by Jack Naves
Five o’clock Saturday morning in the hills of Amador County, I was zigzagging through windy roads in the dark. The “Historic Main St. Jackson” sign offered a point of light to contrast the dark twisted highways in between. I was about halfway to the lake, on a mission for a lunker kokanee salmon.
With rumors of monster kokanee swirling, I had scrambled to schedule a trip to New Melones Reservoir on August 24. I even packed my SLR camera just in case I actually got one.
The morning started out slow, with a few fish showing up here and there. Rj Sanchez and his uncle Danny joined me in my boat. As we trolled across a shaded underwater point, the depth slowly started to drop. 40…45…50 feet deep. I was trying to lower my downrigger weight along the bottom to match the depth.
60…65 feet deep. I saw a small group of fish on the sonar unit hugging the bottom. As I cranked forward on the clutch of my Cannon downrigger, wire played off the spool. THUD. I felt the weight contact bottom and I locked it into place. I paused with tension – knowing that my lure was fluttering through a school of fish at that very moment.
Not more than five seconds later, the rod tip violently surged. “Here we go,” I muttered, as I grabbed the rod and reeled into the fish. After a few cranks, I noticed that I was reeling against the drag. I stopped reeling and held the rod out to the side. PUMP-PUMP-PUMP…I couldn’t gain any ground…PUMP-PUMP-PUMP…but I knew it was a fish. I recovered some line, but the fish suddenly ripped off 20 feet of line in the span of a few seconds.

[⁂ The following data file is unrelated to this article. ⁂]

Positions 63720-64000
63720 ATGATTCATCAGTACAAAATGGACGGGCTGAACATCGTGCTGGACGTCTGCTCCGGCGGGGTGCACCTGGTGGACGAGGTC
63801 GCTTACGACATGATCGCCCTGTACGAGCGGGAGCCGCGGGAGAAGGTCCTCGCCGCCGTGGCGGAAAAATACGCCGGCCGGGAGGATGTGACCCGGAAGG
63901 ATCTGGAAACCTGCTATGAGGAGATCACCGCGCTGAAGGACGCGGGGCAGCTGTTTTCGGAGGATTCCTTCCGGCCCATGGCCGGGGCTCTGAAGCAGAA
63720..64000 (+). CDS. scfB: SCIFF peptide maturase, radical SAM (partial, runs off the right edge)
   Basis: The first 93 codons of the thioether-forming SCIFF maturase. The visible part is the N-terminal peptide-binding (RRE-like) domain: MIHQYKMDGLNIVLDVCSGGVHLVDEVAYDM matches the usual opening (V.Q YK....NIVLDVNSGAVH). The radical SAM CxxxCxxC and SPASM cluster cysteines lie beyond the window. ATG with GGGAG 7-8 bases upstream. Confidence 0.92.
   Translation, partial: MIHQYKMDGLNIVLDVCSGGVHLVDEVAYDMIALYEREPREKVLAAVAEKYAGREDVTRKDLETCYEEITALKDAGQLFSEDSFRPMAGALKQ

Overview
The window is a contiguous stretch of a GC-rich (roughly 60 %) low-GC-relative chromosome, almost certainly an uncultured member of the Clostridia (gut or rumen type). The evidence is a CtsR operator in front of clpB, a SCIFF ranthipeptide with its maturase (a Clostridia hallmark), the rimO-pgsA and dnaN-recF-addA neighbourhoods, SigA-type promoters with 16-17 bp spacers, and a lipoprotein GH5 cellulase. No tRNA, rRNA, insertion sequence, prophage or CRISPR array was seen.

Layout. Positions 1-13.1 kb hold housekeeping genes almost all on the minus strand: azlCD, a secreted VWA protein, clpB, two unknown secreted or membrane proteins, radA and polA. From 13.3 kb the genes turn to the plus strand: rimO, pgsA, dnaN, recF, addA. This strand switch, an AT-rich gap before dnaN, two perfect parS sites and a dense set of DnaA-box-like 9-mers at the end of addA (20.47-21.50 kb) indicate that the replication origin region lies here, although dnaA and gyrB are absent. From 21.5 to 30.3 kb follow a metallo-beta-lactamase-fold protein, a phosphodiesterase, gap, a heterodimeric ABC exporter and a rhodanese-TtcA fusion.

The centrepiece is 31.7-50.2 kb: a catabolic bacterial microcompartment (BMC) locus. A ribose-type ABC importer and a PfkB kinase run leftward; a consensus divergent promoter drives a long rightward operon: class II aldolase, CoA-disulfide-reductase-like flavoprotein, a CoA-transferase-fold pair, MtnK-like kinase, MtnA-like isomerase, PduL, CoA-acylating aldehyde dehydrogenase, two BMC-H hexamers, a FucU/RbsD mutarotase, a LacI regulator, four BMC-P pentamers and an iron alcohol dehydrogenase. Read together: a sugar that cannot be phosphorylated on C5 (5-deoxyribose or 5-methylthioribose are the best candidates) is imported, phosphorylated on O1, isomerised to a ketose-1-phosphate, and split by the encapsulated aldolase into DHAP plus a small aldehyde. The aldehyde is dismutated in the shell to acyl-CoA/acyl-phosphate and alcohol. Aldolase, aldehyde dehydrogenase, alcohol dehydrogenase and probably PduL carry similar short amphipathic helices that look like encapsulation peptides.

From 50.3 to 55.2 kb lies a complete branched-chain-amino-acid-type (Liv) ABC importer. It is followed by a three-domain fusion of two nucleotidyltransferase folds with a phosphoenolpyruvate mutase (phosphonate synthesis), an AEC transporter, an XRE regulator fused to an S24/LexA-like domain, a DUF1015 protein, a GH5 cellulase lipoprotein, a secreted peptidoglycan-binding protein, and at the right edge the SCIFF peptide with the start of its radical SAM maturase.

“I wonder if it’s a bass?” I inquired, but in the back of my mind, I was thinking that bass don’t pump or head shake like this. After several minutes, the fish was near the surface and Rj grabbed the net. Just as the fish was about to come into view, it ripped off another 30 feet of line.
We crossed out of the shadows into the sunlight. “I at least want to see it…” I thought to myself. I was thinking that if it was a bass, no big deal if I lose it.
“It’s a kokanee!” Rj relayed, as the fish came into view. As it turned to one side, Rj scooped it into the net like a pro.
The beast looked like something out of science fiction, with twisted hooked jaws similar to one of those cartoon buzzards. The fish tapped out at 19.25 inches long and 2.47 pounds on the scale. It was the biggest kokanee I had ever caught, or seen for that matter.
The drive home was easy, with sunlit mining towns and golden hills offering picturesque views. I couldn’t help but wonder: if there’s a 19 incher out there, there has to be a 20 incher? Right?